The 2020 harvest expected to temporarily improve food availability beginning April
The number of households experiencing food consumption gaps is at near-record levels across much of the region due to the impacts of last year’s severe drought. Ongoing humanitarian assistance distribution is preventing more severe outcomes and Stressed! (IPC Phase 2!) outcomes are present in areas of Madagascar, Malawi, Mozambique, and Zimbabwe. Crisis (IPC Phase 3) outcomes are present in parts of Zimbabwe, DRC, Mozambique, Lesotho and Madagascar where households are reliant on markets with significantly below average purchasing power.
The green harvest typically starts in February/March across much of the region. Although, while January and February rainfall improve cropping conditions, the green harvest is delayed and largely unavailable due to permanent wilting of crops in southern parts of Zimbabwe, Mozambique, and Madagascar. In much of the region, the primary harvest is expected to improve food security outcomes; however, in the parts of DRC, southern Mozambique, and much of Zimbabwe Crisis (IPC Phase 3) outcomes are expected. Similar outcomes are expected in conflict affected areas of DRC and Mozambique. Minimal (IPC Phase 1) and Stressed (IPC Phase 2) outcomes are expected in the rest of the region.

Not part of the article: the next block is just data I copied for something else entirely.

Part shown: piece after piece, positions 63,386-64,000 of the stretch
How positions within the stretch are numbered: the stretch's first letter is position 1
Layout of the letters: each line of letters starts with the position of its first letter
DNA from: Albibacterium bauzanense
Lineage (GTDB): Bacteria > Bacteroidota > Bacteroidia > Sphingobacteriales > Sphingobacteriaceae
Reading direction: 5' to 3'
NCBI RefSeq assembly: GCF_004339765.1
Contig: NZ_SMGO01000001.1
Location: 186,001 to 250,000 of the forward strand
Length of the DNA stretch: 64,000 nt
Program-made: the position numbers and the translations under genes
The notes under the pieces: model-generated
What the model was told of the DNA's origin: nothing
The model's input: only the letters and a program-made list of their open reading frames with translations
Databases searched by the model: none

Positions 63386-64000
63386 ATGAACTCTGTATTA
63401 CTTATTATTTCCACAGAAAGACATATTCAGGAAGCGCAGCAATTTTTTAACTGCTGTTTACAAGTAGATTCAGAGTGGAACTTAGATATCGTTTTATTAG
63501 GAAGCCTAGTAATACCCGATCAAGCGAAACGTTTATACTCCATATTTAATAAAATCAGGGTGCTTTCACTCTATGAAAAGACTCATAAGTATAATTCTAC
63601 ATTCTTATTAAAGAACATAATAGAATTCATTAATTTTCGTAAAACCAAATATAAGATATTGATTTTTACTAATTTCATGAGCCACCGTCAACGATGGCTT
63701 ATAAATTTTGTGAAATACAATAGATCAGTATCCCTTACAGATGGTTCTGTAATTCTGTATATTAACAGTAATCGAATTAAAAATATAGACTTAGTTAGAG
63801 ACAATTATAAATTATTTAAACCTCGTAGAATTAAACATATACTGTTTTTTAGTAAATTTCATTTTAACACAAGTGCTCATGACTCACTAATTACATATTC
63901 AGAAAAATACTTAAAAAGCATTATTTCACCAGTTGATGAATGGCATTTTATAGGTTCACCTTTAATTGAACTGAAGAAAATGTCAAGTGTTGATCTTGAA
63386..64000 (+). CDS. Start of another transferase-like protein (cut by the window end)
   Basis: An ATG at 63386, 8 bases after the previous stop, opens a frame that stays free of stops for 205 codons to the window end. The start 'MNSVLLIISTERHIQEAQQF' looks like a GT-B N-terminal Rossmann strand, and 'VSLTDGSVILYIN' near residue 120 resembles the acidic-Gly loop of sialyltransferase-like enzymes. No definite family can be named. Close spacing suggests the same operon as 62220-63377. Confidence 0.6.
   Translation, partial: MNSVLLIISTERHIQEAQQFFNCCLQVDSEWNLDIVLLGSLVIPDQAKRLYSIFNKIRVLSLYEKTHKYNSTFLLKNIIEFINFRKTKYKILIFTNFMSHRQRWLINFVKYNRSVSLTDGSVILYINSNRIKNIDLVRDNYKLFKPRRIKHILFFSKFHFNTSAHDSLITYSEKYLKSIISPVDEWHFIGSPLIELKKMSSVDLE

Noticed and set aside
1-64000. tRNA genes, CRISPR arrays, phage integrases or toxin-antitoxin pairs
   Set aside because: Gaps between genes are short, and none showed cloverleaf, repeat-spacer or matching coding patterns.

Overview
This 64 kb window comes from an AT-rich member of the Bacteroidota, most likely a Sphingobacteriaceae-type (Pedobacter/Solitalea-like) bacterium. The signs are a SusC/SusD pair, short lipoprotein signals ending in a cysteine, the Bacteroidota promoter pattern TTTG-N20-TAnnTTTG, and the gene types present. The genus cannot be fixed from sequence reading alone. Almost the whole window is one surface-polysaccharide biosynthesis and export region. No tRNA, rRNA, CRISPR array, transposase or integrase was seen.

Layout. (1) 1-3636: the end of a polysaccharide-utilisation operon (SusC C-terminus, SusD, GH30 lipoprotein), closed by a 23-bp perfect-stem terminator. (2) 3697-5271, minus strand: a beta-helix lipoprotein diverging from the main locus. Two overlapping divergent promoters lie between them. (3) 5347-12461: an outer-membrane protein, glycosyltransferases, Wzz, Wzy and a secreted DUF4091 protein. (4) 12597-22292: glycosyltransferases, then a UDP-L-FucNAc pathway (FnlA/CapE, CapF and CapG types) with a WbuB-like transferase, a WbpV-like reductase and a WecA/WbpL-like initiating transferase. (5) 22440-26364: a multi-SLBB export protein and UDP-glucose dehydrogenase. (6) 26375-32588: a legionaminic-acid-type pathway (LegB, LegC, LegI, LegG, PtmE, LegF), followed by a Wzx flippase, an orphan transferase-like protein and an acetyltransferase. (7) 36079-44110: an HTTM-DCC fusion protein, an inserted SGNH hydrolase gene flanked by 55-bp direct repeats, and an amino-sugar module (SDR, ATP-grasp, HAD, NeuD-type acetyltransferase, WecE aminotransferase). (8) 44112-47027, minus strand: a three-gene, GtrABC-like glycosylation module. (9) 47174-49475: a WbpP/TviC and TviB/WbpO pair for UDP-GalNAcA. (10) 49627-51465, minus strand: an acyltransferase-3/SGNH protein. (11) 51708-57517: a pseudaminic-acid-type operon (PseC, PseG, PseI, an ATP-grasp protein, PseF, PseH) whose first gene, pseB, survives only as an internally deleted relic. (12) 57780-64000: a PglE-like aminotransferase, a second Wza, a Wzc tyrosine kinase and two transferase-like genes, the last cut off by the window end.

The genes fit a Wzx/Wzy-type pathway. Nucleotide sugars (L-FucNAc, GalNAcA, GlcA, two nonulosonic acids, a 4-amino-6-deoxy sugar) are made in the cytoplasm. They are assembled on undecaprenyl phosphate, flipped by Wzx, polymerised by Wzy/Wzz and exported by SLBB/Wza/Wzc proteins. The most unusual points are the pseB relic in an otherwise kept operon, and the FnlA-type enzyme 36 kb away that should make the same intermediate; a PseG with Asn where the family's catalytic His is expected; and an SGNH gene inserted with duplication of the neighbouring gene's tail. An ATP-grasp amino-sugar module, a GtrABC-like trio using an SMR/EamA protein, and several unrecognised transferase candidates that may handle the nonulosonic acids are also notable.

Despite the start of the green harvest in some areas, staple food prices continue to atypically increase in Malawi, Mozambique, and Zimbabwe. In Mozambique maize grain prices were 25 to 75 percent above last year’s prices and 25 to 55 percent above the five-year average. For Malawi, prices are double the five-year average. Prices in Zimbabwe continue to significantly increase due to the high inflation rate. In addition, the country is experiencing acute maize meal shortages, causing traders to increase prices. Across the region, maize prices are expected to remain well above average despite the harvest, although will most likely follow seasonal trends.